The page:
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Green Curled Ruffec Endive Seeds (Chicorium endiva)
green curled ruffec endive
Product image 1Green Curled Ruffec Endive Seeds (Chicorium endiva)
Product image 2green curled ruffec endive

Green Curled Ruffec Endive Seeds (Chicorium endiva)

Packet of 350 Seeds

Regular price $3.65

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Single Packet of 350 Seeds

Thought to be native to Turkey, western Syria and other parts of the Eastern Mediterranean, the Green Curled Ruffec was popularly cultivated by the ancient Egyptians and produced as a crop by the Greeks and Romans to be used in their salads. Before the fourteenth century, the Green Curled Ruffec was viewed as having medicinal properties as well as eaten with salads mixed with oils and other vegetables. It wasn't until the late fifteenth century that the Veneto region of Northern Italy became known as the heart of Green Curled Ruffec farming, hence the mistaken perception that it is of Italian origin.

This plant resembles lettuce as it grows, having a loosely disposed head of curled leaves around a centralized talk that can be harvested once. It is necessary to give your Green Curled Ruffec crop some protection during the colder days of late autumn as winter rolls in, and their leaves can be enjoyed all the way until the holiday season. They have a bitter taste of any endive, and was quite popular for generations among the Italians in dishes such as minestra maritata and straciatella soup.

This hardy and cold resistant variety of endive grows 12 inches tall and spreads 12 to 18 inches in diameter, low-lying and spreading out with deeply cut dark green leaves with a thick, white midrib and are quite tufted. As is seen throughout most of the endive species, hot weather causes it to produce a bitter taste, while the frosty seasons create a much more sweeter taste within its leaves.

The Green Curled Ruffec has most of the same pests as do the other endives. The list of diseases and insects that can damage and kill Green Curled Ruffecs is a long one, so we only listed a few for you to keep a look out for:

  • A fungus called Anthrcnose causes small circular or irregular shaped dry spots that are gray in color on the leaves. If a large number of these gray spots form on the leaves, this will cause the infected leaves to die, in turn resulting in the entire plant dying most often than not.
  • Aphids (green peach aphid, Lettuce aphid, Plum aphid) are tiny soft bodied insects that gather in large numbers underneath the leaves and stem of the plant. It is their sticky, sugary honeydew which they secrete that causes the plants to become yellow and distorted, with necrotic spots on stunted leaves and shoots.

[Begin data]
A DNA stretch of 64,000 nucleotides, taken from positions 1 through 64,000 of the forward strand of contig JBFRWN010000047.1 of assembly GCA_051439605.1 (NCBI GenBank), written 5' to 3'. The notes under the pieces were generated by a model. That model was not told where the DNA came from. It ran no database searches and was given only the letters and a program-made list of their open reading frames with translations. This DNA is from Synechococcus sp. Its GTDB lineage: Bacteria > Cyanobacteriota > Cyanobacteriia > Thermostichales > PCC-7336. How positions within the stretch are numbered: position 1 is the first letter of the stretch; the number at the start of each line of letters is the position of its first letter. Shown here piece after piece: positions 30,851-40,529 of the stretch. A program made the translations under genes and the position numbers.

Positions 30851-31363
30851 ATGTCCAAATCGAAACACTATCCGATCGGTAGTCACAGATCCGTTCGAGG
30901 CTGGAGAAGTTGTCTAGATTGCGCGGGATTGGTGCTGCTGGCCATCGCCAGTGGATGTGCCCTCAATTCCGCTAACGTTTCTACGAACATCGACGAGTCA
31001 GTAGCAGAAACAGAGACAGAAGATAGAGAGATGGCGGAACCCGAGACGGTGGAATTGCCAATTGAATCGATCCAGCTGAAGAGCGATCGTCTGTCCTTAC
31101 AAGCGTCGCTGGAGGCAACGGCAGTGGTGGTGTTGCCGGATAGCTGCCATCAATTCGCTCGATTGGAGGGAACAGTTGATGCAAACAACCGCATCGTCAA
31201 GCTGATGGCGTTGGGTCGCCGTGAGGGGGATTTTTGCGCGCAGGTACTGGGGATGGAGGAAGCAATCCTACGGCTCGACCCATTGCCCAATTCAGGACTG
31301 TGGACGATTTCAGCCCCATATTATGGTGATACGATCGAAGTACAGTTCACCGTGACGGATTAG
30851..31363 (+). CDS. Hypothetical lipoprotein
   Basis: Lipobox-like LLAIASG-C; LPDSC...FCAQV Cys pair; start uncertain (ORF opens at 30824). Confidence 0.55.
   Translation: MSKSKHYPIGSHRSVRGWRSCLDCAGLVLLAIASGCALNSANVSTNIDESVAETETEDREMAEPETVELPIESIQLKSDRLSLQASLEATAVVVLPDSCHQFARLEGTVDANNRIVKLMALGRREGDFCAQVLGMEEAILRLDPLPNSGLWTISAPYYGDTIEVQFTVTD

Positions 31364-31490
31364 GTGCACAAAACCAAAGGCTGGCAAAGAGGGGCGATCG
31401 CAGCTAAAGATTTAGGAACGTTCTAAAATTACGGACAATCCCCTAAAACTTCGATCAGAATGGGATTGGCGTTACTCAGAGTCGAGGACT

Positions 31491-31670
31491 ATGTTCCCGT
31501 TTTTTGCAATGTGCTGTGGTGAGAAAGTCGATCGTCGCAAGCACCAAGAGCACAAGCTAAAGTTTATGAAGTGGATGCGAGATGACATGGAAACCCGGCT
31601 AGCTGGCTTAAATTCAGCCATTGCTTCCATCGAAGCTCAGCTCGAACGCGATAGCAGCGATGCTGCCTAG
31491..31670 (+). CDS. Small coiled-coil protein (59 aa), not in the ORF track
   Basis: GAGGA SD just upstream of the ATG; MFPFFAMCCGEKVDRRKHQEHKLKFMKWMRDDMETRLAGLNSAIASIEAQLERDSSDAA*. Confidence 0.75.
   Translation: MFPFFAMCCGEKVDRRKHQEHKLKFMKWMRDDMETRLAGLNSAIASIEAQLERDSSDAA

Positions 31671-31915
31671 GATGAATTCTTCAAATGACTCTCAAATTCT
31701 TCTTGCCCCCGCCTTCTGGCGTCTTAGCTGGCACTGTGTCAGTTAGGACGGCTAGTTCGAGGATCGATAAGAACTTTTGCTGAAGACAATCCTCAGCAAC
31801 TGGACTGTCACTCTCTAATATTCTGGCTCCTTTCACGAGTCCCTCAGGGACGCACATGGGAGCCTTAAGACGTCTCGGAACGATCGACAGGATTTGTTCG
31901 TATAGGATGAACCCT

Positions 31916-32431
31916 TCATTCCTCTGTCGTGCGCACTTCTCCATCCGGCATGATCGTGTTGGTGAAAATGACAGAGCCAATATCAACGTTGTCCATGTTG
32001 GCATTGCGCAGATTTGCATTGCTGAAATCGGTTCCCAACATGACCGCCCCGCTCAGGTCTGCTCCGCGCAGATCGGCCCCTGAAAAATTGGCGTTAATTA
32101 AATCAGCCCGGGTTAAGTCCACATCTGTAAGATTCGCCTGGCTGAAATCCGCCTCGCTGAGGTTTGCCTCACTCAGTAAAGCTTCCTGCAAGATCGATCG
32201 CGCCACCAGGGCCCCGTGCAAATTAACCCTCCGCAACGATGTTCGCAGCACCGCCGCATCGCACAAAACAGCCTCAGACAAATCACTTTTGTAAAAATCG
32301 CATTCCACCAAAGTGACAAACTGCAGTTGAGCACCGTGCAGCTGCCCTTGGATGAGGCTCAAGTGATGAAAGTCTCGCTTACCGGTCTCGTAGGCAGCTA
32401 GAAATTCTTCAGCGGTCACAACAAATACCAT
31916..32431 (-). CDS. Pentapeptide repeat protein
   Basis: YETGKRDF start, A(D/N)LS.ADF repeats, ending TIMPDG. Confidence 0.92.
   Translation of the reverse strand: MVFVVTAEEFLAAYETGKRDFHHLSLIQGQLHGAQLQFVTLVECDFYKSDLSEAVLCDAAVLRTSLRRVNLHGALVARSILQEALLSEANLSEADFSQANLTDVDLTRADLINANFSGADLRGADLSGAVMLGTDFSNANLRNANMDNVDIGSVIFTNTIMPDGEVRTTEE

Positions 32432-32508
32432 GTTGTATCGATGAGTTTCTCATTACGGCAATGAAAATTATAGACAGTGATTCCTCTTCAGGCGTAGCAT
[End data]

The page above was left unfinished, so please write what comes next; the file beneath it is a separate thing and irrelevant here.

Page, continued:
• Bacterial soft rot are water-soaked lesions which enlarge to become an expanded form of large rotted mass of cream colored tissue which liquifies beneath the leaf. As the surface of these lesions crack open, they release a slimy liquid which turns tan to black when exposed to the air. This will eventually cause the plant to die.
  • Darkling beetles are a dull blue-black or brown insect that feed on the stems of plants, damaging them; they will cause the death of seedlings; and they are known to dig up seeds from the ground.

For a full list, please check out our source here.

Sowing The Seed

Endive seeds are best established directly out in the garden, when the weather is warm and all danger of frost has passed. Begin by clearing the sowing area of all unwanted plant life and weeds. Create rows, sowing each seed at a depth of 1/4” under topsoil. Check below for additional spacing and growth habits.

Growing Conditions

Endives will thrive in an area of full sunlight, with temperatures of at least 45F to 75F. The soil should be rich in organic matter, but also well drained. We recommend adding a light compost to areas that contain hard, compact soil, to improve drainage. Water your plants with a light water setting to provide ample moisture, but be careful not to overwater.

Germination & Growth

Endive seeds will begin to germinate in roughly 7 to 14 days after sowing. The plants will reach a mature height of roughly 12 inches tall and can spread a good 24 inches wide. Sow in rows, spacing the plants 12 inches apart, in rows that are spaced 18 inches apart. Harvest after roughly 90 to 95 days.

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